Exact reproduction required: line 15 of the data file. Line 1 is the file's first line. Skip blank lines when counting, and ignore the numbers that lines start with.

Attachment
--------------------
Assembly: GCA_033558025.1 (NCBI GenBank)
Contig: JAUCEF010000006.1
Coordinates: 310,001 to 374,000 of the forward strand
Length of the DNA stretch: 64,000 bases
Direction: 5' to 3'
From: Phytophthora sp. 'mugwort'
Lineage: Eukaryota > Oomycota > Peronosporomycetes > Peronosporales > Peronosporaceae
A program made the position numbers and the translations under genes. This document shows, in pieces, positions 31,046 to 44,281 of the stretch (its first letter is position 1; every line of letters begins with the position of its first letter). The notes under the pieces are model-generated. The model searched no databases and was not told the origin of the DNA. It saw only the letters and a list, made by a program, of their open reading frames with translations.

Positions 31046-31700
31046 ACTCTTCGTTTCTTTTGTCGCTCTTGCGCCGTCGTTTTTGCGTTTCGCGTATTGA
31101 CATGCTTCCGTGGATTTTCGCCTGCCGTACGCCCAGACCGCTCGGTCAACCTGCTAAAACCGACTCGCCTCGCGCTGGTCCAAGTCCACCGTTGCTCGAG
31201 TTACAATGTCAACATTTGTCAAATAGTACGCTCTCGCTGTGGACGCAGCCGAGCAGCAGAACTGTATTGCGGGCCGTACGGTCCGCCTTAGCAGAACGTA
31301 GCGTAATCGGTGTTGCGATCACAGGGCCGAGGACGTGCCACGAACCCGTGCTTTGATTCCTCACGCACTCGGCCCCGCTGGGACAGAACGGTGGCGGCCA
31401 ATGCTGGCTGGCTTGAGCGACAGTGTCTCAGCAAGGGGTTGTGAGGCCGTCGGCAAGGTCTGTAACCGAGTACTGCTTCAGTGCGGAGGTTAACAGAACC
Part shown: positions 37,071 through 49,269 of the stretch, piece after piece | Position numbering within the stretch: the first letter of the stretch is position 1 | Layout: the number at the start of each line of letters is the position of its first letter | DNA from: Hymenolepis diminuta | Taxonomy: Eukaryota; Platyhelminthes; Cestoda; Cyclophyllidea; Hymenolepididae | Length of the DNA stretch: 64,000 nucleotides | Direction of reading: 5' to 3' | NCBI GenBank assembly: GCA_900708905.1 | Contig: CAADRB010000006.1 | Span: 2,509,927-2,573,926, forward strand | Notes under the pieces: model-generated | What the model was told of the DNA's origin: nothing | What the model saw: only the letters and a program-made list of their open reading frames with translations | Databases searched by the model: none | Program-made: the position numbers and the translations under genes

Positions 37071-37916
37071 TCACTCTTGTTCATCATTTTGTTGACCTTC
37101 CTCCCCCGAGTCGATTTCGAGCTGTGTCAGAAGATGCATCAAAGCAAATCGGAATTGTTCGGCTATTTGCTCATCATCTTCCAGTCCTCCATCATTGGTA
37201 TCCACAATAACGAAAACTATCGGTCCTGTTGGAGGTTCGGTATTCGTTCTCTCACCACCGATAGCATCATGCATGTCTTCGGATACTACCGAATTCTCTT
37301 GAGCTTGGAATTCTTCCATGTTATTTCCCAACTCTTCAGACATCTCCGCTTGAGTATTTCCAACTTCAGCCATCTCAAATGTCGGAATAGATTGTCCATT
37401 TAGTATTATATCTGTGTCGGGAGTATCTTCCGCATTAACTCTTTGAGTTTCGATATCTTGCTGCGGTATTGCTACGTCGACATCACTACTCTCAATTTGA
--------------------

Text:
Part shown: positions 37,071 through 49,269 of the stretch, piece after piece | Position numbering within the stretch: the first letter of the stretch is position 1 | Layout: the number at the start of each line of letters is the position of its first letter | DNA from: Hymenolepis diminuta | Taxonomy: Eukaryota; Platyhelminthes; Cestoda; Cyclophyllidea; Hymenolepididae | Length of the DNA stretch: 64,000 nucleotides | Direction of reading: 5' to 3' | NCBI GenBank assembly: GCA_900708905.1 | Contig: CAADRB010000006.1 | Span: 2,509,927-2,573,926, forward strand | Notes under the pieces: model-generated | What the model was told of the DNA's origin: nothing | What the model saw: only the letters and a program-made list of their open reading frames with translations | Databases searched by the model: none | Program-made: the position numbers and the translations under genes